IAQA Recognizes Achievements in Building Science, Ventilation, Testing
ATLANTA – Inductees into the Indoor Air Quality Association’s Hall of Fame were recognized at the organization’s recent 21st Annual Meeting held in Chicago, IL.
The Hall of Fame recognizes individuals who have contributed to the advancement of the science and public recognition of the subject of indoor air quality. IAQA inducted Andrew Ask, Lewis Harriman, Joseph Lstiburek, Ph.D. and Jeff May, into the Hall of Fame.
“I am pleased to announce the induction of Andy, Lew, Joe and Jeff to our Hall of Fame, bringing the total number of inductees to 16 members,” John Lapotaire, IAQA president, said. “Their work has furthered the integrity and scientific knowledge of our industry around the world.”
Andrew Ask, B.S. (English). J.D., P.E. is a mechanical consulting engineer who specializes in the retrofit and remediation of HVAC systems in buildings. Early in his career he worked in the Great Lakes region and spent time in construction and installing air conditioning in many types of buildings. He has devoted the past 20 years to solving humidity problems and replacing HVAC components in Southwest Florida buildings. Ask has five decades of experience solving building science problems and helping people live in healthier environments.
Lew Harriman is Director of Research at Mason-Grant Consulting in Portsmouth, NH. He is a 16-year member of IAQA, and has spent 40 years researching and solving complex indoor air quality problems related to humidity and moisture in buildings. Among his recent accomplishments is the national policy document titled “Guidance for Fungus Avoidance in Healthcare Facilities”, developed for and published by the Malaysian Ministry of Health in 2017. Harriman currently serves as the committee chair and lead author for ASHRAE Society Position Document entitled: Limiting Indoor Mold and Dampness in Buildings. Earlier, Harriman was the lead author and project manager for the 500-page ASHRAE Humidity Control Design Guide, which for 20 years has helped professionals and building owners avoid the excessive microbial growth in building and HVAC systems that lead to compromised indoor air quality.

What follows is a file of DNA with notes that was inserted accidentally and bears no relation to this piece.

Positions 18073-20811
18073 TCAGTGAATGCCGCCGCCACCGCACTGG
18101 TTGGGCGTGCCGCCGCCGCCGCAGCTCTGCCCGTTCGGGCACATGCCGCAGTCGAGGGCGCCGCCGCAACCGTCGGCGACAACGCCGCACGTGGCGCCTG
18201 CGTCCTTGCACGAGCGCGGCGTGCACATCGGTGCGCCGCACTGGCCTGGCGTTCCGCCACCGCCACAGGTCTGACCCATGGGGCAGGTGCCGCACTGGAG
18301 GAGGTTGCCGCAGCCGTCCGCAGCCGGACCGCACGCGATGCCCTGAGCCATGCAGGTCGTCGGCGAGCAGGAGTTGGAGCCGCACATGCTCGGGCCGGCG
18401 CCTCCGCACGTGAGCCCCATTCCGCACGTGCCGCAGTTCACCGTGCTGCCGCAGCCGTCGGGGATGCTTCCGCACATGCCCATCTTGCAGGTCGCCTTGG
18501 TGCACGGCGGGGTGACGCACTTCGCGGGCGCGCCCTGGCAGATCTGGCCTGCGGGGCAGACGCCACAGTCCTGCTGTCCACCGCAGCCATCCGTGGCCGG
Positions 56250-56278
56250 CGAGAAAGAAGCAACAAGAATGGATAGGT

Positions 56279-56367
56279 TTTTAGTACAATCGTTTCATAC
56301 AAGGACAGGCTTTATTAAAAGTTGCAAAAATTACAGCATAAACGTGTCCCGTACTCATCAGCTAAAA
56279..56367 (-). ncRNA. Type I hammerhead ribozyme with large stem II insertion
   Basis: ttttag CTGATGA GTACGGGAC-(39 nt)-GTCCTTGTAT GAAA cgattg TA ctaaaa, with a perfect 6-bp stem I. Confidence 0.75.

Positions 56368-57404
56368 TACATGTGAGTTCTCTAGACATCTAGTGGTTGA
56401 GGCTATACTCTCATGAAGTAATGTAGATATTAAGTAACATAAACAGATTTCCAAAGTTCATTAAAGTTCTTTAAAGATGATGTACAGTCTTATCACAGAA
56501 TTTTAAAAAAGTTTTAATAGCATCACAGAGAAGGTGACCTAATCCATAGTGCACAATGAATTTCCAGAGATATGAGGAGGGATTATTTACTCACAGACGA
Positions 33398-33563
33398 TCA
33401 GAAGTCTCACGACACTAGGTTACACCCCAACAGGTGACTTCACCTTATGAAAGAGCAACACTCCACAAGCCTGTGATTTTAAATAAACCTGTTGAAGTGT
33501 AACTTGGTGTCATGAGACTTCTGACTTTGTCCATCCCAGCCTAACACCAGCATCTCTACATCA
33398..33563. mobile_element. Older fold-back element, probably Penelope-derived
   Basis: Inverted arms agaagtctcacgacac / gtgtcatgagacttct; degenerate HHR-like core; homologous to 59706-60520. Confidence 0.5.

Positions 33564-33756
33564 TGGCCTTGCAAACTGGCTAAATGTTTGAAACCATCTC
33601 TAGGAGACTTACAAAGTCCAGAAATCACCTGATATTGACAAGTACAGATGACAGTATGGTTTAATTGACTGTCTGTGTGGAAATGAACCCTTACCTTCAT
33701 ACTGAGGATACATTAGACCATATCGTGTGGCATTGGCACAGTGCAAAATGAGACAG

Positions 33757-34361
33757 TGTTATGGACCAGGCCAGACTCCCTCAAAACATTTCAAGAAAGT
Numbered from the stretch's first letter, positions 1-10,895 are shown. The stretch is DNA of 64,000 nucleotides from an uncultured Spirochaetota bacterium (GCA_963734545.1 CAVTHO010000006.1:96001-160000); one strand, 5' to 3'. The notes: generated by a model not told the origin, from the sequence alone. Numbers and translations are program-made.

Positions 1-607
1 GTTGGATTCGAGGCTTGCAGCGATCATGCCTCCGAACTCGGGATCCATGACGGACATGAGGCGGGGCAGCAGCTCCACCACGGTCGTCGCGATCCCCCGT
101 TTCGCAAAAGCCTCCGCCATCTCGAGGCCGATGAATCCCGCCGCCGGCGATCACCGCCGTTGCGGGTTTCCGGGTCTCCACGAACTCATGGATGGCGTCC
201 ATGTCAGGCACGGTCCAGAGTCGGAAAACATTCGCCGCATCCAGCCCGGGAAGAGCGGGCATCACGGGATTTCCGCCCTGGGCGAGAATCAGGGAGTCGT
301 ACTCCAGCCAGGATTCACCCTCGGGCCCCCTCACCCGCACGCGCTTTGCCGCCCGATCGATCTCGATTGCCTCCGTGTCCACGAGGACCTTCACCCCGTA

Joseph Lstiburek, Ph.D., P.Eng., set the first ventilation rates for energy efficient houses when he developed the performance specifications for Canada’s R-2000 program in 1982. That same year he developed the first spillage and backdraft tests as a result of carbon monoxide poisoning issues arising out of misguided energy conservation measures. They formed the basis for today’s ASTM and RESNET protocols. He pioneered the first widespread adoption of controlled ventilation systems by production home builders in the US in the mid 1990’s and coupled them with airtightness targets which then became the Energy Efficient Building Association (EEBA) performance guidelines. The airtightness methods he developed became the EPA’s “Thermal Bypass Checklist” that was ultimately adopted by the International Energy Conservation Code (IECC).
Jeff May is Principal Scientist of May Indoor Air Investigations in Tyngsborough, MA and has been investigating IAQ problems in homes, schools and office spaces for about 25 years. In that time, he has collected and analyzed through microscopy over 35,000 air and dust samples. May was an Adjunct Professor in the Department of Work Environment at University Massachusetts, Lowell, and is the author of four books on IAQ published by The Johns Hopkins University Press, including My House is Killing Me. He is a Certified Microbial Consultant (ACAC), a Certified Indoor Air Quality Professional (AEE), and is licensed as a mold inspector in NH and in FL. He holds an M.A. in organic chemistry from Harvard University.
The Indoor Air Quality Association (IAQA) is a nonprofit organization dedicated to bringing practitioners together to prevent and solve indoor environmental problems for the benefit of customers and the public. IAQA was established in 1995 and is the nation’s largest indoor air quality trade association with over 2,000 members and some 20 local chapters. More information is available at www.iaqa.org/news.